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Can playing stocks help young people beat the house price boom?

Peter Switzer
16 February 2021

With house prices starting to surge again and those young or first-time real estate buyers being squeezed out of home ownership, the booming stock market could be the way to beat those property blues. But stocks are much more volatile than bricks and mortar, so can they be tapped into to build wealth like property, or even better than property?

The answer is “yes” but you won’t get the less volatile experience of owning a property, whose price you mightn’t know if the property market falls. In contrast, when you own stocks, you have any price drop ‘in your face’ all the time. When a stock market falls, it’s front page headlines for weeks and it usually brings a recession. Then all’s forgiven and stock prices start rising again.

Right now, as the AFR’s Karen Maley points out, we’re living in a boom that could beat the dotcom era! That might be an overstatement but she’s right to underline the surge in stock prices as being significant.

Maley says some fund managers are getting huge returns that takes us back to the dotcom bubble when Internet/tech companies came, their share prices surged and then they crashed between 2000 and 2002. That became known as the dotcom crash or bust.

Companies like Amazon survived but Jeff Bezos once said that his company’s share price went from $100 to $6 overnight even though nothing really had changed with Amazon. They were still selling the same number of books, videos, CDs, etc but Wall Street showed us all a lesson and that’s this: you have to be careful of what value a stock market tells you a company is worth, especially when the market is at record highs.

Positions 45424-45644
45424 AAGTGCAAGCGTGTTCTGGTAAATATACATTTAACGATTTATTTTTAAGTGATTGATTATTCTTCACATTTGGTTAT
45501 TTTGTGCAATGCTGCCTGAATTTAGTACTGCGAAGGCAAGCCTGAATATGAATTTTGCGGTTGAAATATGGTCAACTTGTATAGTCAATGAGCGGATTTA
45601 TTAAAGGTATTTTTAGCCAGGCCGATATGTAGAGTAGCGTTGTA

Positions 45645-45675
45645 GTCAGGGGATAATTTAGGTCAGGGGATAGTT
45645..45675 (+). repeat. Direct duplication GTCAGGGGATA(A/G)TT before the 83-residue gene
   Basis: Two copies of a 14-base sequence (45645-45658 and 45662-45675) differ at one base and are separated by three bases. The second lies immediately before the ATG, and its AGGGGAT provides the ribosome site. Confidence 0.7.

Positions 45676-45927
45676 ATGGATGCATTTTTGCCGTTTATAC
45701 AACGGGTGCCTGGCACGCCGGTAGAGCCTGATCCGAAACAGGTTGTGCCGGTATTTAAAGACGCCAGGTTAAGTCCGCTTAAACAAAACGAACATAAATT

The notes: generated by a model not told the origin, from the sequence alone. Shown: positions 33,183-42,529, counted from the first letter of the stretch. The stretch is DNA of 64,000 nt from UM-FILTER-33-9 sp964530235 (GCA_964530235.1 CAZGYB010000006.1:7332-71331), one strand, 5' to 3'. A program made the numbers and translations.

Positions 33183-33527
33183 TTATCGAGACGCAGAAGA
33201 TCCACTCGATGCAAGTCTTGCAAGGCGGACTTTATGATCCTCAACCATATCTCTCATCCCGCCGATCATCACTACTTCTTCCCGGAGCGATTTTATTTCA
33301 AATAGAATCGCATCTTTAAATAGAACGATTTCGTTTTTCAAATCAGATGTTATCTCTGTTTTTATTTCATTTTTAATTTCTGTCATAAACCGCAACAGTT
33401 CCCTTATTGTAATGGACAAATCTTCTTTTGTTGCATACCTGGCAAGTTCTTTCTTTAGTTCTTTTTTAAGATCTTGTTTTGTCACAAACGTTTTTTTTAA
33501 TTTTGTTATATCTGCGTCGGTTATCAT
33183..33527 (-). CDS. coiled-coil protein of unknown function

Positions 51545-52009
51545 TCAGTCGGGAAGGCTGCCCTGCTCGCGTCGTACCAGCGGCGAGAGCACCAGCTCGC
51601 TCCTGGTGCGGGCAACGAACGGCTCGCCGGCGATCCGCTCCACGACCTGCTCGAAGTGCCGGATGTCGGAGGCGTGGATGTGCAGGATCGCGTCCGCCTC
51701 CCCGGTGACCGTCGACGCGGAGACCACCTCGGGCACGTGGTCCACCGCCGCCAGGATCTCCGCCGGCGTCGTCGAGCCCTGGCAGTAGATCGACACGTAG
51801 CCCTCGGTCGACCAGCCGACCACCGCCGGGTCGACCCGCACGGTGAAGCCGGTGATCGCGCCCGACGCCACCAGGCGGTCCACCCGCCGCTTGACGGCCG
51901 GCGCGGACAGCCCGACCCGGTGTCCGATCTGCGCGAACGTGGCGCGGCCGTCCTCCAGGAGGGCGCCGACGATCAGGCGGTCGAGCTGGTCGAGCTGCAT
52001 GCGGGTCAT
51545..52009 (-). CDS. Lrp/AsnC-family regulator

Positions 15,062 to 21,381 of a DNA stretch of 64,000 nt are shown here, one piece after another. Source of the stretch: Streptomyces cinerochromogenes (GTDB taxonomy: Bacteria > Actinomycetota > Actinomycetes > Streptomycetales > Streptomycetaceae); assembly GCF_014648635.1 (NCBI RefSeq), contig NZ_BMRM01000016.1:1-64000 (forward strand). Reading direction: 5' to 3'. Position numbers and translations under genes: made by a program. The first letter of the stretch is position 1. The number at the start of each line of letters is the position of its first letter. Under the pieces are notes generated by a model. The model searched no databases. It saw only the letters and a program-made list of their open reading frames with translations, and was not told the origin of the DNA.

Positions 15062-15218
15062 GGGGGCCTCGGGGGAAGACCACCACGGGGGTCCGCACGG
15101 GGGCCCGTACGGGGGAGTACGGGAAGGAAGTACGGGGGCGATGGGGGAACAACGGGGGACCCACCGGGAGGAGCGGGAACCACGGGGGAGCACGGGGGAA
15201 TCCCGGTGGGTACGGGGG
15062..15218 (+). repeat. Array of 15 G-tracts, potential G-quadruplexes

That put on the table, Karen makes a good point that I want to flesh out. “The baby boomers got to enjoy the thrills and spills of the dotcom bubble. But the unrelenting rise in global markets means Millennials certainly can’t complain about missing out on all the investing fun,” she says.

Maley says there’s an enormous flow of investor or speculator money going into tech funds. In one week, Bank of America says $US36.3 billion went into stocks and $US5.4 billion was pushed into technology funds.

At home, Cathie Wood heads up a tech fund called ARK Investment Management and it takes “outsize positions” in tech disruptive companies.

This is ‘high risk and high return’ stuff. It’s great on the way up as the returns can be sensational, but the ride down can be like the scariest rollercoaster you’ve ever been on.

The ARK Innovation ETF fund put on 150% in 2020 and so far this year is up 26.5%. And as long as tech stocks are in favour, funds like this will do well, until they don’t. That’s when and where inexperienced investors can get really hurt.

For anyone chasing huge returns, 2021 should be okay and I think 2022 will be good as well. But as interest rates rise, this huge surge in stock and house prices will be tested. I’ve argued that the huge stimulus from governments and historically low interest rates could create a Roaring 20’s style boom for economies and stocks, but remember, this did end in the Great Depression!